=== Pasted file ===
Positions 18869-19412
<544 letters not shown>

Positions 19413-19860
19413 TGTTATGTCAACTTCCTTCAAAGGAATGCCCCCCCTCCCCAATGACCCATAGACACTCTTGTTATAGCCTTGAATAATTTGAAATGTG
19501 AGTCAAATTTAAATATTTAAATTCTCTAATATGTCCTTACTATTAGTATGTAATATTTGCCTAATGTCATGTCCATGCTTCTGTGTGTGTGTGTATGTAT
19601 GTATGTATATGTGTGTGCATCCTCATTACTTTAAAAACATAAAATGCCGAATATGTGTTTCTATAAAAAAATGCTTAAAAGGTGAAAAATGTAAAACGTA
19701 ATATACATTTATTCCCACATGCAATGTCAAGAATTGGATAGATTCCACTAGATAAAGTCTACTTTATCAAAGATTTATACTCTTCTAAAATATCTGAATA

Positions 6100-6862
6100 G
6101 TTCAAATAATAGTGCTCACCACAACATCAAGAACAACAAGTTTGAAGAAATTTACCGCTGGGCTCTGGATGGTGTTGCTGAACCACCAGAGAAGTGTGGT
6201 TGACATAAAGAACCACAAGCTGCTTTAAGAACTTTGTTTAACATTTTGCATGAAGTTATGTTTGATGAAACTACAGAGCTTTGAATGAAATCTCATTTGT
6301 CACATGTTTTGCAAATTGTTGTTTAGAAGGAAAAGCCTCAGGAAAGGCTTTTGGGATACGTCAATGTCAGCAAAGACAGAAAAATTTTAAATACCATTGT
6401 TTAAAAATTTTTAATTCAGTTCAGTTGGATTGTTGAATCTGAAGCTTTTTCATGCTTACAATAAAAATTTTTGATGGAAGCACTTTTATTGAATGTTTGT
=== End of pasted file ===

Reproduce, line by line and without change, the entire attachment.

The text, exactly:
Positions 18869-19412
<544 letters not shown>

Positions 19413-19860
19413 TGTTATGTCAACTTCCTTCAAAGGAATGCCCCCCCTCCCCAATGACCCATAGACACTCTTGTTATAGCCTTGAATAATTTGAAATGTG
19501 AGTCAAATTTAAATATTTAAATTCTCTAATATGTCCTTACTATTAGTATGTAATATTTGCCTAATGTCATGTCCATGCTTCTGTGTGTGTGTGTATGTAT
19601 GTATGTATATGTGTGTGCATCCTCATTACTTTAAAAACATAAAATGCCGAATATGTGTTTCTATAAAAAAATGCTTAAAAGGTGAAAAATGTAAAACGTA
19701 ATATACATTTATTCCCACATGCAATGTCAAGAATTGGATAGATTCCACTAGATAAAGTCTACTTTATCAAAGATTTATACTCTTCTAAAATATCTGAATA

Positions 6100-6862
6100 G
6101 TTCAAATAATAGTGCTCACCACAACATCAAGAACAACAAGTTTGAAGAAATTTACCGCTGGGCTCTGGATGGTGTTGCTGAACCACCAGAGAAGTGTGGT
6201 TGACATAAAGAACCACAAGCTGCTTTAAGAACTTTGTTTAACATTTTGCATGAAGTTATGTTTGATGAAACTACAGAGCTTTGAATGAAATCTCATTTGT
6301 CACATGTTTTGCAAATTGTTGTTTAGAAGGAAAAGCCTCAGGAAAGGCTTTTGGGATACGTCAATGTCAGCAAAGACAGAAAAATTTTAAATACCATTGT
6401 TTAAAAATTTTTAATTCAGTTCAGTTGGATTGTTGAATCTGAAGCTTTTTCATGCTTACAATAAAAATTTTTGATGGAAGCACTTTTATTGAATGTTTGT